UNIVERSITY teachers won a major battle yesterday.
The Federal Government granted their request that their N23billion outstanding Earned Allowances be released.
The money will be released next week, Minister of Education Adamu Adamu said.
The government said the Nigerian Universities Pension Management Company matter would be resolved with the Pension Commission in the next one week.
But he reiterated the refusal of the government to exempt the federal universities from the Treasury Single Account (TSA) system
Adamu gave an insight into the negotiation with the Academic Staff Union of Universities (ASUU) during a meeting with the Senate Committee on Tertiary Education and the Tertiary Education Fund (TETFUND).
The minister said the Ministry of Finance had promised to undertake a forensic audit of the N30billion allowance earlier released to the lecturers, bringing the total to N53billion.
Adamu said: “They (lecturers) asked for N23billion to be paid. But we said the condition for that N23billion to be released was for them to account for the N30billion they had taken, which is a total of N53billion. And they were not able to account for it.
“The Minister of Finance undertook to do the audit from the ministry. We agreed that the result will be known in six months. During the six months, government undertook to be paying them N1.5billion each month during the time they are waiting for this.”
The minister added that the Ministry of Finance had already approved the release of the funds but not yet cash backed.
“Probably by Monday, they will be able to receive the cheque. And we will do forensic audit on the entire N53billion,” Adamu said
ASUU declared an indefinite strike last weekend over Federal Government’s failure to fulfill the 2009/2013 agreement with the union.
The issues in the agreement are: funding for the revitalisation of public universities, earned academic allowances, registration of Nigerian Universities Pension Management Company, university staff school, fictionalisation and non-payment of salaries among others.
On the TSA exemption request, he said:”There are other issues which we didn’t agree. And that was their request to be taken out of TSA. I told them that it is not possible because this is a new policy and government is not going to change it for anyone.”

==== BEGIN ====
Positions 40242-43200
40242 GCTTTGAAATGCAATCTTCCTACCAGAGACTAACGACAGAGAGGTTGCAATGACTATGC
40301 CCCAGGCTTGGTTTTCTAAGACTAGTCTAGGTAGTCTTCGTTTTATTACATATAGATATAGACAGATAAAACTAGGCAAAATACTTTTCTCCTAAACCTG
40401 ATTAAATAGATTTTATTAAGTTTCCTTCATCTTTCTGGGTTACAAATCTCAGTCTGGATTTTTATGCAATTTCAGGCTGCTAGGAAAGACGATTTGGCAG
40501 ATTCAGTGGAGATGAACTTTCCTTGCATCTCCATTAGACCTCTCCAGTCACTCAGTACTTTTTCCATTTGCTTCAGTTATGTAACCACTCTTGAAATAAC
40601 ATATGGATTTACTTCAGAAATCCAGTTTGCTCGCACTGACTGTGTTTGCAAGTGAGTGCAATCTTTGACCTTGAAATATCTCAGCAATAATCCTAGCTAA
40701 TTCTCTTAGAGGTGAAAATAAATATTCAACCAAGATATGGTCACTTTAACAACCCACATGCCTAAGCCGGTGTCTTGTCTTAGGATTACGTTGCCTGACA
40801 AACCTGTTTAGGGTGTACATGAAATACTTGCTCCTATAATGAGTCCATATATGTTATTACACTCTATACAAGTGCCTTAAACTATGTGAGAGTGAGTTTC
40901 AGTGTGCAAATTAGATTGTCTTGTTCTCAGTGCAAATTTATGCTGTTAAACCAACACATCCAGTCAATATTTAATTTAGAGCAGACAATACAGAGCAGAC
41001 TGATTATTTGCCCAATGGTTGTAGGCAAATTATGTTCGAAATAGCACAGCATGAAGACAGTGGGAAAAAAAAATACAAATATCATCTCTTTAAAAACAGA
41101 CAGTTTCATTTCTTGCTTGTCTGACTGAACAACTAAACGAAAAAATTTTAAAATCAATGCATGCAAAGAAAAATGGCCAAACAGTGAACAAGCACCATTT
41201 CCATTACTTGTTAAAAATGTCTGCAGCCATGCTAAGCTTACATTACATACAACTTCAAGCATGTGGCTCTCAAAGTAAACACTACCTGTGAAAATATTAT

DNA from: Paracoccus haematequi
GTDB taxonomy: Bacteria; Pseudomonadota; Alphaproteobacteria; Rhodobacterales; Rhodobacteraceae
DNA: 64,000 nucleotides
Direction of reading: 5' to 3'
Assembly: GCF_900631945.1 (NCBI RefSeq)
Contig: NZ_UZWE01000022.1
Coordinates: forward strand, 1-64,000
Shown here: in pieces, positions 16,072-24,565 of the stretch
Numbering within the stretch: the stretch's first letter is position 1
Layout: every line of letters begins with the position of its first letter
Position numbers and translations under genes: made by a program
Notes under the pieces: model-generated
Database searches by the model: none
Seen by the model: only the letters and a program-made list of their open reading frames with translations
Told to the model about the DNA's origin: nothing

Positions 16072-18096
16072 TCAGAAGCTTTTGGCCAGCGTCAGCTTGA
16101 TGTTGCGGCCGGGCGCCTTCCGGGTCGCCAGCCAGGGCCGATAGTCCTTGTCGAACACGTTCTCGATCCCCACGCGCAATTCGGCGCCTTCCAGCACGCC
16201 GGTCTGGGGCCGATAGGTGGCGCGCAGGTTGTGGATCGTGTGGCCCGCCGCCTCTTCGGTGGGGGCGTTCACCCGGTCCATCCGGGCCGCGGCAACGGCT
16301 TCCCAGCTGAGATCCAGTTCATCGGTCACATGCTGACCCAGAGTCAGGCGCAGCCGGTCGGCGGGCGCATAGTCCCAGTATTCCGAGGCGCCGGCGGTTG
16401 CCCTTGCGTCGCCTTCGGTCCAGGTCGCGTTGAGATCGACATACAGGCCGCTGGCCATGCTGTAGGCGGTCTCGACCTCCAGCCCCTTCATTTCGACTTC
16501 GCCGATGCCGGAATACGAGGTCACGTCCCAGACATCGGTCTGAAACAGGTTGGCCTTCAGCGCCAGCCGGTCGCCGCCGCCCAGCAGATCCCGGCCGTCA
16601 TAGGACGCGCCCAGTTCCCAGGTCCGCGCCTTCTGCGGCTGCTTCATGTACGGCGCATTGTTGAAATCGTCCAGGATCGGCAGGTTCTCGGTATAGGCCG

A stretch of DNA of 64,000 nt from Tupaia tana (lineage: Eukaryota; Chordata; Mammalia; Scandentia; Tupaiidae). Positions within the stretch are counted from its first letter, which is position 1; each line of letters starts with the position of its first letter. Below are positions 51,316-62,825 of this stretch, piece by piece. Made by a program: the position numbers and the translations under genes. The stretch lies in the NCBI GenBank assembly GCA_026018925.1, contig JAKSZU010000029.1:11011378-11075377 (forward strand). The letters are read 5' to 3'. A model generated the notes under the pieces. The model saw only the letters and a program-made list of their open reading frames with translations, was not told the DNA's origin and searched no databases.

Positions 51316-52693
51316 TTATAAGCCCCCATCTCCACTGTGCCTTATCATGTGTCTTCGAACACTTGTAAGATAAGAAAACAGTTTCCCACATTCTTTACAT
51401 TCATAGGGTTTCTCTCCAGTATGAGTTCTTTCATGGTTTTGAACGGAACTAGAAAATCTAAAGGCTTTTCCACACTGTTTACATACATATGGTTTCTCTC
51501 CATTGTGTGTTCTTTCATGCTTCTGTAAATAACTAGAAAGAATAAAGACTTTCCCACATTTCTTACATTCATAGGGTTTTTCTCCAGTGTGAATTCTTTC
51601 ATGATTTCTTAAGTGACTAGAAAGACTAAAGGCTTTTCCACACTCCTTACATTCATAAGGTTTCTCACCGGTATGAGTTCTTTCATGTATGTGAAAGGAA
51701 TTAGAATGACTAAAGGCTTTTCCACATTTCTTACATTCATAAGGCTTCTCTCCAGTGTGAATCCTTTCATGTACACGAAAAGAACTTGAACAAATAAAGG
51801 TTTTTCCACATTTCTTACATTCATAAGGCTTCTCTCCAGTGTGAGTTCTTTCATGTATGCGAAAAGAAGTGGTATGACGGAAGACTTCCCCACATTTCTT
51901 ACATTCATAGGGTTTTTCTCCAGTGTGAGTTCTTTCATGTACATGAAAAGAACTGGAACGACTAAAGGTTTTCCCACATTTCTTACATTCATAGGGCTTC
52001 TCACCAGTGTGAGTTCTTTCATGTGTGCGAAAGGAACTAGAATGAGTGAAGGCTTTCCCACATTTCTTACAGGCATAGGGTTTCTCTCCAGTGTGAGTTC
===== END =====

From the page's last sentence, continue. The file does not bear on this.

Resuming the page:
On the non-payment of salaries, Adamu attributed it to the decision of federal universities to illegally recruit staff without recourse to the Integrated Payroll and Personnel Information System (IPPIS).
The situation, he said, had partially affected the government’s effort to eliminate thousands of ghost workers through thorough personnel verification and salary payment process.
Adamu said: “For instance, a university can just decide to recruit 50 people. And IPPIS is not aware. So, what they are going to get is they are going to get the money they got last month. And it will not be sufficient for them. They normally spread it among the entire staff. Let’s say they pay 70 per cent to 80 per cent but that is their fault. So, institutions, we said, must now stop doing that. And they accepted.”
The chairman of the committee, Jibrin Barau, expressed confidence that the minister would resolve the issues with the striking lecturers as soon as possible.
Barau pleaded with the lecturers to call off the strike while negotiation continues.
After a one hour meeting between the government team and the ASUU delegation, both parties agreed to return to the negotiation table next week.
Minister of Labour and Employment Senator Chris Ngige and ASUU President Prof. Biodun Ogunyemi led the delagations.
Ngige said the government was desirous of a quick resolution of the dispute to allow students return to school.